Can a person, through Access to Information act, ask for a record of electricity meter readings for all units in a complex to get a sense of whether one is charged 'reasonable' amounts for electricity?  
Andre Augustyn
Replied : Tuesday, 21 Aug 2012 12:27        Answer
Andre596
Joined : 12 Dec 2011
Posts : 87
Location : Cape Town, Western Cape
I see no reason why this cannot be done. As an owner what should be done is for the trustees or managing agent to provide you with the calculations breakdown / formula of consumption charge on request. Meter could off course also be faulty and if expected should be tested. In terms of management rule 35(2) of the Sectional Title Act, on application of any owner, registered mortgagee or of the managing agent the trustees shall make all or any of the books of account and records available for inspection by such owner, mortgagee or managing agent.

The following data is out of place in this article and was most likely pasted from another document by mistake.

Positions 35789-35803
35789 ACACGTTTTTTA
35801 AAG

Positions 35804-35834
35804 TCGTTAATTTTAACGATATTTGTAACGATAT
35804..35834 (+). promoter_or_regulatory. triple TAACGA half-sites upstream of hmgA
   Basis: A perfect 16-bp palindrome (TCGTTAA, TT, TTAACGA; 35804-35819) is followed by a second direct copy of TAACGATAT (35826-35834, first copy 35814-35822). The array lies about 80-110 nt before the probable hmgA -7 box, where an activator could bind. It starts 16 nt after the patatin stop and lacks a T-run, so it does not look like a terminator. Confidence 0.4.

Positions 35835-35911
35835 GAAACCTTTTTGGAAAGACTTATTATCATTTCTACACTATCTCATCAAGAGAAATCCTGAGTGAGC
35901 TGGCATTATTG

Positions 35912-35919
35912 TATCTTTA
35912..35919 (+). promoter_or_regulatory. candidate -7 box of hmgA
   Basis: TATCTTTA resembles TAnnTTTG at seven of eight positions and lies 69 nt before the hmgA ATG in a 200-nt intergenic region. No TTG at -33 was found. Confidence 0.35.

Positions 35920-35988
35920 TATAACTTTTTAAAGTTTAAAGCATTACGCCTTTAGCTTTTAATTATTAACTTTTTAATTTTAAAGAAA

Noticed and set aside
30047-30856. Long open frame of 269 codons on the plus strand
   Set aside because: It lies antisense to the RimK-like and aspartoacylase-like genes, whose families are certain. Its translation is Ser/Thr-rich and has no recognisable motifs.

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kobus de wet
Posted : Monday, 03 Dec 2012 16:03        Question
kobus303
Joined : 30 Jan 2012
Posts : 4
Location : Meyerton, Gauteng
Water meters was installed now there seems to be some discrepancy between the water meter readings and the main meter the extra cost is now being collected from the owners who are not happy as the BC nor the managing agent are trying to find the cause of the difference, are they allowed to carry on this way? Should they not at least try and solve the problem instead of just adding to the levies? what can we do?  
Craig Coetzee